2013 New York Safe Boating Textbook - (Page 29)

PREPARATION FOR GETTING UNDERWAY 7 As the skipper, you are responsible for the safety of all your passengers. It’s crucial to have a plan, and to be prepared for emergencies. Remember that you can’t walk away from an accident on your boat. Consider how you will respond to any problem or emergency before you set sail. Inform a reliable person of your plans so that someone can sound the alarm if you don’t return when expected. The Float Plan Bernadette and Carol worked hard in their boating safety class, and it paid off—they got the highest grades in their class. This was exciting, because their parents had promised that if they did well in the class, they could take the family boat out for the afternoon at the end of the summer. Finally, the day arrived. The girls went through their checklist twice: “Let see … PFDs next to our seats, check. Visual distress signals in the glove compartment, check … Fire extinguisher, tool kit, extra line…” Meanwhile, Dad filled the tank and ran the blower, and then he supervised the sisters as they checked out the engine compartment. Finally satisfied, he was about to push the girls off when Bernadette said, “Dad, wait! We forgot to give you our float plan—here it is.” After a lovely voyage they arrived at Gills Bay and tied the boat to the deserted camp dock. The water was still summer warm so they went swimming and launched themselves on the rope hanging from the old maple tree. There weren’t other people around, so they cranked up the tunes and danced. The two sisters enjoyed an afternoon to remember. Around five o’clock the girls started to pack up. They stowed their gear, checked that their PFDs were next to their seat, and ran the blower. Carol turned the key— CLICK. She tried it again—CLICK. “That’s strange” she said, “the gas gauge shows that we have plenty of gas. Bernie, check the battery and see if the cables are still connected, and I’ll check the fuses.” But everything looked fine. Bernie figured it out. “Oh no, we ran the battery down playing music all afternoon! Let’s think, what should we do?” They tried to call Dad on their cell phone, but they couldn’t get a strong signal. They hadn’t seen another boat in hours, and they weren’t near a town or a road, so the distress signals wouldn’t help. But just in case, they decided to hang their distress flag high up a tree. An hour passed. The shadows were lengthening, the sun was almost down, and it was getting chilly. The girls were trying to be brave, but it was getting hard not to be scared. Finally they heard the low rumble of a boat engine. “That’s a boat!” said Carol, “We have to light a flare.” But before they could get the flare lit, the boat started to veer and head in their direction. It looked familiar…it was Mr. Shapiro’s boat, and Dad was on it! “Dad, how did you find us? We thought we would have to spend the night out here!” Very happy and relieved, Dad asked, “What did you give me before you left the dock?” The girls cried out in unison “Our float plan!” 29 Before you get underway… Float Plan Before venturing out aboard your boat, prepare a float plan and leave it with a reliable adult, such as a parent or other relative, a friend, or the operator of the marina. The float plan tells how long you expect your voyage to last so that someone on shore will know when to expect you back—and when to start the search if you don’t arrive as scheduled. The float plan also gives searchers or rescuers information that will help them locate you if you don’t return as planned. Of course, if you adhere to safe boating practices and exercise good judgment on the water, you’ll usually return from your voyage on time, safe and sound. When you get back onshore, notify the person with whom you filed your float plan. Every time you take to the water, complete a new float plan. Your float plan should include the following information:  The names of everyone on board;  A description of the boat;  Your proposed route, including where you plan to embark and your final destination, and any stops you plan to make along the way;  When you plan to leave; and  When you plan to return. The more information you can provide the better. A thorough float plan increases the chances that search units will be able to locate you if you need assistance. Should your plans change during your trip, be certain to notify the individual with whom you’ve filed your float plan. http://www.floatplancentral.org/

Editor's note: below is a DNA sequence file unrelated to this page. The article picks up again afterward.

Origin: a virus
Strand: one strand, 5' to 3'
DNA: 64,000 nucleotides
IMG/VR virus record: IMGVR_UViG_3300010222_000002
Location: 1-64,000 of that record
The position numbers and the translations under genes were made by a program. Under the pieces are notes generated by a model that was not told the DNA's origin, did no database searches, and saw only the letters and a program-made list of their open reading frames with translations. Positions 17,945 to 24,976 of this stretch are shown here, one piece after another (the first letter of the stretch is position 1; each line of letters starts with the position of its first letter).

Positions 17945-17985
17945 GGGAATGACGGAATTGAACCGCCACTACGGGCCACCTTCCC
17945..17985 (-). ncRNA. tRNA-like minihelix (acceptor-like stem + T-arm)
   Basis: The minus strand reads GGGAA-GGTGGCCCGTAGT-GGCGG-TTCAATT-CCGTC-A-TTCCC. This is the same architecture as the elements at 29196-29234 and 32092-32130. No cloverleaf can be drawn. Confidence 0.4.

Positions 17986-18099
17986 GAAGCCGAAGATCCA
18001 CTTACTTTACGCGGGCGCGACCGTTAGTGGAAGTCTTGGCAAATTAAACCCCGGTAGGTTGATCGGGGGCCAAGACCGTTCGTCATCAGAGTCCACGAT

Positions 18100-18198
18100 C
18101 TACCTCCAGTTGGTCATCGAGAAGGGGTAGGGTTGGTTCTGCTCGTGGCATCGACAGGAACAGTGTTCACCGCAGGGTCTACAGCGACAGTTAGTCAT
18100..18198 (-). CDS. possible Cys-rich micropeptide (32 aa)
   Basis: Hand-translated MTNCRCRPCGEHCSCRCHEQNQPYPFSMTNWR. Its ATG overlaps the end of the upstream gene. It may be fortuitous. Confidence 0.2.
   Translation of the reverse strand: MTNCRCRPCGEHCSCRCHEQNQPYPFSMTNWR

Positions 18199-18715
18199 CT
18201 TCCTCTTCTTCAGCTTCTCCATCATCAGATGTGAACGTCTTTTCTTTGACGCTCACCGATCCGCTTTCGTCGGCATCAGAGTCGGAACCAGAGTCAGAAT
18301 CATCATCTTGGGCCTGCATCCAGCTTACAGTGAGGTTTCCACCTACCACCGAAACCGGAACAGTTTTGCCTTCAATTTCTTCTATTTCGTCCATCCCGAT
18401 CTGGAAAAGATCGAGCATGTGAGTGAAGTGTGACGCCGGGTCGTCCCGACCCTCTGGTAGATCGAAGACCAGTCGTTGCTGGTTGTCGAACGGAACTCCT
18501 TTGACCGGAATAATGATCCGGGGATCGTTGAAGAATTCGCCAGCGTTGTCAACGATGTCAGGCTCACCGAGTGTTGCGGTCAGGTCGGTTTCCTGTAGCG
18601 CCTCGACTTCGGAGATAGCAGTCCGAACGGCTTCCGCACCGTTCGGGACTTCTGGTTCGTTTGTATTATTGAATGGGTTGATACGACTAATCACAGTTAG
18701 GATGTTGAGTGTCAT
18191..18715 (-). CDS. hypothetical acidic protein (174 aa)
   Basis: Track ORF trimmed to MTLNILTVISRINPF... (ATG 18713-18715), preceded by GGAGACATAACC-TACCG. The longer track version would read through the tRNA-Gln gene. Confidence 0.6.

Table of Contents for the Digital Edition of 2013 New York Safe Boating Textbook

2013 New York Safe Boating Textbook
Contents
Introduction
Boats and Motors
Registration of Boats
Equipment
Fueling and Ventilation
Safe Loading and Powering
Preparation for Getting Underway
The Marine Environment
Rules of the Road
Boat Operations
Seamanship
Navigation
Personal Watercraft
Boating Related Activities
Accidents and Emergencies
Frequently Asked Questions
Chapter Review Questions Answers

2013 New York Safe Boating Textbook

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